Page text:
4 Life Lessons From 16 Years Of Marriage + Questions For YOU!

chrisandsarahfailla.JPG

Today my husband and I have been married for 16 years!

I had to sprinkle in photos of our time away we took last week to celebrate. Grandma was in town and we appreciated sneaking away for a night to our favorite place, Sycamore Mineral Springs Resort.

That’s 5,840 days we have been married. Plus a few Leap Year Days :-)

sycamoremineralsprings.jpg

So while I don’t think I am an authority on marriage, I do think I have some experience to speak from. If you, or my boys were to ask me to try and keep it short what 3 things would I say to always keep in mind?

Here they are: (Please note: I am speaking to people with a generally healthy marriage, if you are in an abusive situation please reach out to someone you know who can help.):

1. Be nice. Sounds like I’m talking to a 3 year old right? Well, I’ve seen enough couples and had my own moments of being a brat to my husband to know that ‘be nice’ is quite appropriate for marriage as well.

2. Don’t expect your spouse to be your ‘everything’. Contrary to almost every love story you see in the movies, your spouse does not ‘complete you’. And they are not meant to be the one and only person to meet all your needs. You are responsible for you. It’s easy to look to our spouse as the reason we are or are not happy but at the end of the day you need to speak up for your own needs/goals/desires (and take responsibility for them).

This is why I believe it’s so crucial to have community around you. I’m not saying that your spouse can’t be your best friend, or your ‘perfect’ as I often say Chris is to me. What I am saying is know when you need more than them. Friends, therapists, coaches, sports, groups, and more are all examples of community that helps support us.

There are some of you who need to hear the opposite of this. If you are giving all your time and energy to people/things outside of your spouse, how to you expect them to feel connected to you? Communicate!

sarahfailla.JPG

3. There are seasons to your marriage and life, and they change, especially when you have kids. Children change the dynamics of your relationship with your spouse. From differing parenting philosophies to just the demands of kids and work on your time, seasons change, and this affects your relationship. You have to learn to communicate and adapt to the seasons frequently. With the ages of our boys, we have to figure out what each quarter looks like for our family as a whole based on all 5 of our schedules.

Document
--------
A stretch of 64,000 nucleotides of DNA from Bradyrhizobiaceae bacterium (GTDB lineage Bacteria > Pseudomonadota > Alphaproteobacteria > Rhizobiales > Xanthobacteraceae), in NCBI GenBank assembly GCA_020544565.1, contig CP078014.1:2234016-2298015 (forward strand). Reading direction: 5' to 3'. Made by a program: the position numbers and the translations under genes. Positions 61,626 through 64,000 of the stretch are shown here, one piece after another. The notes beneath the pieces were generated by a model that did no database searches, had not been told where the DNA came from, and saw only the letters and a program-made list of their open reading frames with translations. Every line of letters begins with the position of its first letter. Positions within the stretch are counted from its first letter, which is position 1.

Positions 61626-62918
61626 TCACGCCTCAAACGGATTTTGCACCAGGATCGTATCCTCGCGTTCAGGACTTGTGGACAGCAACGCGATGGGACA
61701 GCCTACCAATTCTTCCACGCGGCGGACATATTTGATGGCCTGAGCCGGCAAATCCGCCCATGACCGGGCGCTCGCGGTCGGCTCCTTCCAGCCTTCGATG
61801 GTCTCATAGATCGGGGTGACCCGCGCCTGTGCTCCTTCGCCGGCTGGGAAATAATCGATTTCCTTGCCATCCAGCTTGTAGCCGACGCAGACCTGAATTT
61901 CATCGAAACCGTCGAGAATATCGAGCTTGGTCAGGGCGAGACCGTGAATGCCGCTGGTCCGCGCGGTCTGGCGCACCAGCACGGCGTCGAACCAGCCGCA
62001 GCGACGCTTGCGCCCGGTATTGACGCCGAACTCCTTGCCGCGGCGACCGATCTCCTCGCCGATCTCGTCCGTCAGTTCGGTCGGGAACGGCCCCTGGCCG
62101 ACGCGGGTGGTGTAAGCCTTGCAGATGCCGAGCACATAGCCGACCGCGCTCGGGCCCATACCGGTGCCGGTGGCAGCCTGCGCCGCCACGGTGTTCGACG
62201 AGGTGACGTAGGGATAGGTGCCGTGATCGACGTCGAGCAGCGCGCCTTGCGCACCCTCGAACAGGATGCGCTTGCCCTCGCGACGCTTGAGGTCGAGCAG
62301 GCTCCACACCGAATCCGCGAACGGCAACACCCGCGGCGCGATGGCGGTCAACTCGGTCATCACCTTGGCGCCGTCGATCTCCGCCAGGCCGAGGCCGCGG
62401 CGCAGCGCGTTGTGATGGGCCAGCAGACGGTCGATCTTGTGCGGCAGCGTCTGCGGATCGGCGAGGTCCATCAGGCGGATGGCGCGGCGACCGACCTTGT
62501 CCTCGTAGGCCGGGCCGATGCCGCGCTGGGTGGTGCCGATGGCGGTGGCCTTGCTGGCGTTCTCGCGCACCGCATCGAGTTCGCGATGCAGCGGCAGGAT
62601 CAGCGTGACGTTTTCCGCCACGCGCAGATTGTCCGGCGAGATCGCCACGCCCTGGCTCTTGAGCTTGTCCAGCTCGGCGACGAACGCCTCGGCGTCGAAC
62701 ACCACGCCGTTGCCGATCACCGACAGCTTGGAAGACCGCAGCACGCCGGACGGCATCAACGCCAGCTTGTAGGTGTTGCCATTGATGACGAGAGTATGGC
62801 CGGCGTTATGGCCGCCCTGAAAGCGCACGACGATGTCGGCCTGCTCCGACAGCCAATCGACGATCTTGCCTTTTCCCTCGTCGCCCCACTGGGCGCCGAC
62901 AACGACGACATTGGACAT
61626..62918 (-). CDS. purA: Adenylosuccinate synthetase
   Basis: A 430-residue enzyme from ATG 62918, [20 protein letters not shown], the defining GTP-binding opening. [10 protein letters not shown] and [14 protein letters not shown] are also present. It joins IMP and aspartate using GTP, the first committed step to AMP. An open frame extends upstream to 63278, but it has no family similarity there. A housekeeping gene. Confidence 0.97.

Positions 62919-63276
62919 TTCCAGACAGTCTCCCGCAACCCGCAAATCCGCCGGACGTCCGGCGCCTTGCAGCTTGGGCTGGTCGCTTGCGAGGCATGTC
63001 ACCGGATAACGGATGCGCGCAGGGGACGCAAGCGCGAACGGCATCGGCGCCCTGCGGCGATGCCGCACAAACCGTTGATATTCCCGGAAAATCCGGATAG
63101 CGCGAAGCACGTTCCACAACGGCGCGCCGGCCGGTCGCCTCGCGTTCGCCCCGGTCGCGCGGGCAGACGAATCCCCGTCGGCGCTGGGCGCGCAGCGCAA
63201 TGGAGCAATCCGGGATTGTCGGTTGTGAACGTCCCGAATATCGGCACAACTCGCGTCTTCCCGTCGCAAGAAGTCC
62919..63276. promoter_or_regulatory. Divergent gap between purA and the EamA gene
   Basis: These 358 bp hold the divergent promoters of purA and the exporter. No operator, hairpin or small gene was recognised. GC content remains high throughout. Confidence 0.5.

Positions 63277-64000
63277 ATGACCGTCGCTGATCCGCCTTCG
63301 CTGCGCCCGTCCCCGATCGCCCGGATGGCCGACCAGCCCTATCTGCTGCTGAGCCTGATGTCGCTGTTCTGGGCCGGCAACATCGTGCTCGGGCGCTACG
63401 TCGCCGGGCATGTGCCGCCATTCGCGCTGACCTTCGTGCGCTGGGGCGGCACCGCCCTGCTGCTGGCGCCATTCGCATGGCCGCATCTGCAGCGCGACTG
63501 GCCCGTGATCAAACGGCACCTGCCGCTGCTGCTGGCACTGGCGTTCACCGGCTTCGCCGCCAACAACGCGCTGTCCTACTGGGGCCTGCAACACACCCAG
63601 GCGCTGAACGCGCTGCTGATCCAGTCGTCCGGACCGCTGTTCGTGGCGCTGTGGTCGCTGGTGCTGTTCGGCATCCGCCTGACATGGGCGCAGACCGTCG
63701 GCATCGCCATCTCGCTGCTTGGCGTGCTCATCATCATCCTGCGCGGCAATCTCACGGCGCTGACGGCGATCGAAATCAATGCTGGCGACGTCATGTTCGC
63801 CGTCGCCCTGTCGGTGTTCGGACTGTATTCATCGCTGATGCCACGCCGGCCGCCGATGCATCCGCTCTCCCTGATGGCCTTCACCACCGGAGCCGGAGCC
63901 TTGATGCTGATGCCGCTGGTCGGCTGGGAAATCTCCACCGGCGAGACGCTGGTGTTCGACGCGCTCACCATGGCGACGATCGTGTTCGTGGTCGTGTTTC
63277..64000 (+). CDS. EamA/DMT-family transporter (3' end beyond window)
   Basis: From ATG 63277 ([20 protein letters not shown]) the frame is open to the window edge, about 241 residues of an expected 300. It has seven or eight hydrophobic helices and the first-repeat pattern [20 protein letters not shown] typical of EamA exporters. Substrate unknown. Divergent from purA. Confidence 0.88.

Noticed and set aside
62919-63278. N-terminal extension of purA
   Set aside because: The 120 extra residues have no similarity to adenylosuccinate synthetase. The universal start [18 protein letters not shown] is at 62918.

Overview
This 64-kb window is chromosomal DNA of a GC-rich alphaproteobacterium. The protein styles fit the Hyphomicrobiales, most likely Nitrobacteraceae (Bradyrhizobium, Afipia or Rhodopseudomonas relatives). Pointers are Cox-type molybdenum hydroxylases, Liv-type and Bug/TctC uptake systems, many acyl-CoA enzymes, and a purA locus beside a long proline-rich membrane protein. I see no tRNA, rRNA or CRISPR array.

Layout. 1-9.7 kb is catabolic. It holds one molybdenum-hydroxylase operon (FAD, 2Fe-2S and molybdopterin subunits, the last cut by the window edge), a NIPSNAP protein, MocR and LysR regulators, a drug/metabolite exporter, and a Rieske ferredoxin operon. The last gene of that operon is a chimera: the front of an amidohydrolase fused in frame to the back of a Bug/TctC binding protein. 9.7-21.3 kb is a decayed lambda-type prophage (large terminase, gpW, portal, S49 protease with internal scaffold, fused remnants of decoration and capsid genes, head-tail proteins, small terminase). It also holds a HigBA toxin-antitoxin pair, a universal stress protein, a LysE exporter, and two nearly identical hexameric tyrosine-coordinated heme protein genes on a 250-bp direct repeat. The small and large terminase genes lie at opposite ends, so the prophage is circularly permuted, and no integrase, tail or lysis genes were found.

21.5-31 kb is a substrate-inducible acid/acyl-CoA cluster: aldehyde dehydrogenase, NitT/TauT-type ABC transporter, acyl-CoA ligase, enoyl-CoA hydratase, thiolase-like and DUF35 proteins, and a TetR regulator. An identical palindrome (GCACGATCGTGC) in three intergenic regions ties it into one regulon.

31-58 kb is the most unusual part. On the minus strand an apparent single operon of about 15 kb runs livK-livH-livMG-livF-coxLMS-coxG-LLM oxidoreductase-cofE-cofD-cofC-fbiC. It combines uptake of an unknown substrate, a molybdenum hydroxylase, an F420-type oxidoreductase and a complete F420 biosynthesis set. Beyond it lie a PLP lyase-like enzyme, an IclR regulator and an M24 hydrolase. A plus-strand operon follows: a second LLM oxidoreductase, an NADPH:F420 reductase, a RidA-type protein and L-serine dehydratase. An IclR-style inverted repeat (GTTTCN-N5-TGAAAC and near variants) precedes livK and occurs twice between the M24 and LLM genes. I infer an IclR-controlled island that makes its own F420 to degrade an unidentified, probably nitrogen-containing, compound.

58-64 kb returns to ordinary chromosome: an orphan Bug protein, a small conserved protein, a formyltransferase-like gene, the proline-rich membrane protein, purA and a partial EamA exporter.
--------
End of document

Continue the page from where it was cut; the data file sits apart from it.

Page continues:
IMG_5621.JPG

4. You will have challenges.

Do you know that I had to learn how to fight with my husband? And my definition of ‘fight’ was his definition of a conversation. LOL! If you know Strengths Finder, I have harmony in my top five strengths. I like peace, and I want everyone to get along. I’ve had to learn in my marriage that sometimes the only way to true peace and harmony is through what seems like ‘drama’ to be but, in reality, is just communicating.

When trouble or conflict arises in your marriage, work it out. Stay mature, humble, and be an adult so you can process. (Also- insert my ‘see a therapist’ spiel!)

Other challenges will come from things outside of your connection. Sickness, financial stress, moving, and other life events will come your way. See how you can come together as a team and always remember you are ultimately on the same team even if you don’t feel like it at the moment.

Remember, you are two different people. This is why I think personality tests like the Enneagram or Strengths Finder are so valuable. It gives you perspective and understanding as to how and/or why your spouse may be handling a situation the way they are.

While this is just the tip of the iceberg, I hope this post has encouraged you to reflect on your own marriage. Chris and I are literally opposite in every personality test you can take. But that makes us so powerful when we can be mature and work together. We’ve had our rough seasons, and I’m sure we will have more of them. Some due to our own issues and some caused by factors outside of our control. But we keep our commitment to our marriage by facing our problems and growing.

So I leave you with these questions to process about your own marriage:

-Are you being nice? Could you be nicer?

-Are you putting too much pressure on your spouse to meet all your needs? Or are you actually giving more of yourself and time to everyone except your spouse?

-What does it look like for you to connect in this season with your spouse? Talk about it.

And finally, no matter how long you have been married, think back to before you had met your spouse. Like really, think about it. How you wondered where you would meet, if you would meet, and how it would feel to find someone you felt was so perfect for you.

Think about some of your first dates. Think about your wedding day and all the dreams of starting this life together.

From that space, have a chat with your spouse tonight about how thankful you are for them. Relationships happen in our thoughts about the other person. You get to choose what you focus on and therefore, what type of relationship you have with your spouse.

Happy Anniversary Cito- I’m so thankful to do this life with you.

Sarah